Other milestones for Castle School this year include the opening of a second independent school, Westward House, in St Clears and the purchase of a narrow boat, which will be moored on the Avon and Kennet canal. This will give pupils opportunities for short residential trips to Bristol, Bath and beyond.

“With a floating hotel licence, our newest acquisition will enable small groups of pupils to take their studies further afield and benefit from enhanced learning, extracurricular boating skills and a look at the wider world,” said Harriet Harrison, owner of Castle School and Westward House.

“Things have been tricky over the past year, but along with many others we have seen the difficulties of a world of Covid not as an opportunity for excuses but as a time for stepping up, working harder and making things better and stronger wherever possible. Our schools are thriving, and despite being desperate to get back to normal, we have used this time to improve our facilities for all the children in our care who are coming back after these long periods of lockdown and remote schooling. We can’t wait to see everyone.”

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Education

U-turn on compulsory lifesaving lessons in Welsh secondary education

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SCHOOLS in Wales will now teach first aid and lifesaving skills as part of the new curriculum.

Wales will join England and Scotland by introducing first aid and lifesaving kills to their national secondary education curriculum.

Kirsty Williams, Education Minister had previously rejected the calls for emergency resuscitation skills to be compulsory in school.

Cardiopulmonary resuscitation (CPR) was introduced in the secondary school curriculum in England in September 2020.

Local authorities in Scotland have also committed to introduce lifesaving skills to their secondary education curriculum.

The British Heart Foundation had backed the campaign for CPR to be taught in schools.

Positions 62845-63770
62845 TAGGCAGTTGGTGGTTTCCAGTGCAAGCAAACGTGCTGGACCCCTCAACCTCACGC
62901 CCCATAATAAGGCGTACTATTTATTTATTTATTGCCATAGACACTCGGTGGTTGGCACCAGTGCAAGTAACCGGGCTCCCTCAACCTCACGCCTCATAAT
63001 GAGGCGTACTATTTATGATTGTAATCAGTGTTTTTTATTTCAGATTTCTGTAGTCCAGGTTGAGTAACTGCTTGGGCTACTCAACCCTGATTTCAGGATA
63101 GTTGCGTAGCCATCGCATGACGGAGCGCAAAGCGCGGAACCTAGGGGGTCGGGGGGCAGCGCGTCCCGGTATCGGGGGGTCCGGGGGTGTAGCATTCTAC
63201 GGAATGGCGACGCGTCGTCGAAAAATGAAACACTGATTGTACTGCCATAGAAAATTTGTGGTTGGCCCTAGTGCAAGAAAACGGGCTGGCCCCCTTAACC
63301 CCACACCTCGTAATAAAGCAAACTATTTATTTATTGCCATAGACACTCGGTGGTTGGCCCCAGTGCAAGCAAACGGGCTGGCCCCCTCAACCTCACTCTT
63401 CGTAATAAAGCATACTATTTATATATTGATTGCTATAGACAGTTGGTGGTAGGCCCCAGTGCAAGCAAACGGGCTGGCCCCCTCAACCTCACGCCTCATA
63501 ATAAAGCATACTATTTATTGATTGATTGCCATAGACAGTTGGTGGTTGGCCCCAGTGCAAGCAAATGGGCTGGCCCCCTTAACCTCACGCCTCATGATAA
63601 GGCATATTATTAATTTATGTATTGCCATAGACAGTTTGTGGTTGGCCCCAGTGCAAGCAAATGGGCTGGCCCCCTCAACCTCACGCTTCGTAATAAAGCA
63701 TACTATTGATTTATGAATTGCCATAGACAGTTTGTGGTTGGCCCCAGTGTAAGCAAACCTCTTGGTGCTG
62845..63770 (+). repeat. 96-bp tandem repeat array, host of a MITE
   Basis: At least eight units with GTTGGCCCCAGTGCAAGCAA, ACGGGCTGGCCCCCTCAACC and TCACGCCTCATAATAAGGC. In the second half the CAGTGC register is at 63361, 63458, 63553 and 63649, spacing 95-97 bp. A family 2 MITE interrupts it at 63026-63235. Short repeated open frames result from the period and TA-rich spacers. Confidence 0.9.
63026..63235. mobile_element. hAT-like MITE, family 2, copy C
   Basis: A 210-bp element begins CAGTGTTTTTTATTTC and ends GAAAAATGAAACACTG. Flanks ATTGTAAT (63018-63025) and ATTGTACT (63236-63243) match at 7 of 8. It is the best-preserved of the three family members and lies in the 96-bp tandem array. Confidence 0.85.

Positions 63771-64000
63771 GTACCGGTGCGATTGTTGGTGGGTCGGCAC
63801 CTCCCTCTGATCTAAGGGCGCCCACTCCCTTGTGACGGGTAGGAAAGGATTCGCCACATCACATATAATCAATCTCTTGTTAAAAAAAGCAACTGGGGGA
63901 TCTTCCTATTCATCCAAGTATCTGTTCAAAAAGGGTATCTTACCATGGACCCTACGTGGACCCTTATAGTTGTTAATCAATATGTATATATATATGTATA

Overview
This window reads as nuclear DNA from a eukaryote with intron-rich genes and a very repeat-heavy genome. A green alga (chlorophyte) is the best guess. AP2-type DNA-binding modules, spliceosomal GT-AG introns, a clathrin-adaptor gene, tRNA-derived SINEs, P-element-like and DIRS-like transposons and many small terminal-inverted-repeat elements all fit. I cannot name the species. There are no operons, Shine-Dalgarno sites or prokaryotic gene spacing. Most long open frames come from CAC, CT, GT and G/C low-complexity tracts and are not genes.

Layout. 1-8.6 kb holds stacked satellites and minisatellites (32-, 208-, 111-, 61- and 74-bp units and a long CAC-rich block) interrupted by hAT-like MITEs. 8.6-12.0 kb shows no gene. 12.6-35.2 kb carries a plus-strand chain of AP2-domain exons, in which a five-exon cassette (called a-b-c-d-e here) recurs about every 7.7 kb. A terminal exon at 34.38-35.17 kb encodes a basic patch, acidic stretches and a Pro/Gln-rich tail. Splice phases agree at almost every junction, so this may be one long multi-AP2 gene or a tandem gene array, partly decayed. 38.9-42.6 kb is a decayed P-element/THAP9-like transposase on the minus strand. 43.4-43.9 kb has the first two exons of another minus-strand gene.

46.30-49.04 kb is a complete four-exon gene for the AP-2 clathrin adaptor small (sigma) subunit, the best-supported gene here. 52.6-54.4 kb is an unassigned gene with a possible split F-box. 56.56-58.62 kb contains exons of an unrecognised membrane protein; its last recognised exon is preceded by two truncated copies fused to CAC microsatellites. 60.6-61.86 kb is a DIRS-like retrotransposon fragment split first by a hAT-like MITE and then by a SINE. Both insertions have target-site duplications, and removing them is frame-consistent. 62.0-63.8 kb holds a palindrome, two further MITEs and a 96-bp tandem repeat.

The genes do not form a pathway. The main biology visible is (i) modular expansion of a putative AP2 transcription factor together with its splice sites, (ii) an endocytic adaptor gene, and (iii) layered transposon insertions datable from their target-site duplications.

In a long fought battle, Suzy Davies, a Welsh Conservative Member of the Senedd for South Wales West, secured the commitment from the Welsh Education Minister in the course of debating amendments to the new Curriculum and Assessment (Wales) Bill, which will make sweeping changes to the way Welsh children are educated.

The new curriculum for Wales is planned to come into force from 2022.

Children, parents, families and medics have long argued that regular teaching of CPR in particular will raise our children to have the skills and confidence to step in and save the life of someone in cardiac arrest if they encounter them outside a hospital setting.

The commitment was included in the Welsh Conservative manifesto for the Assembly election in 2016, and Suzy Davies, the Shadow Education Minister, said:

“After 10 years campaigning for this, I was beginning to wonder if it would ever happen.

“From securing cross-party support for this in my early days as an Assembly Member, through several debates and pitches to different Ministers, on to my own proposed legislation which found favour among Senedd Members, it was difficult to understand why Welsh Government was so resistant.

“In this country, our chances of surviving a cardiac arrest outside hospital are as poor as 10%. In countries around the world where teaching CPR and defibrillator use is compulsory, those odds improve dramatically. These skills are quick and easy to learn and easy to remember.

“ Alun Davies MS – himself a cardiac arrest survivor – has rightly argued that we should be able to learn these skills at any time in our lives and that defibrillators should be a commonplace feature of our public landscape. I couldn’t agree more – but how simple it is to ingrain these skills from an early age and raise generation after generation of lifesavers.”

Under the new curriculum, teachers must follow statutory guidance made by Ministers to support various aspects of the new way of teaching. After changes guaranteed by the Education Minister, this guidance will now instruct teachers that they should teach lifesaving skills and first aid: It is no longer optional.

The mandatory teaching of life saving skills and first aid (not just CPR) has been supported by the medical profession, including paramedics and fire service co-responders, as well as charities like St. John’s Cymru, British Heart Foundation, Calon Defibrillators, Cariad and the Red Cross.

It is taught through many youth groups, including Torfaen Sea Cadets who trained Aneurin Metcalfe, the young man who saved someone’s life only this week.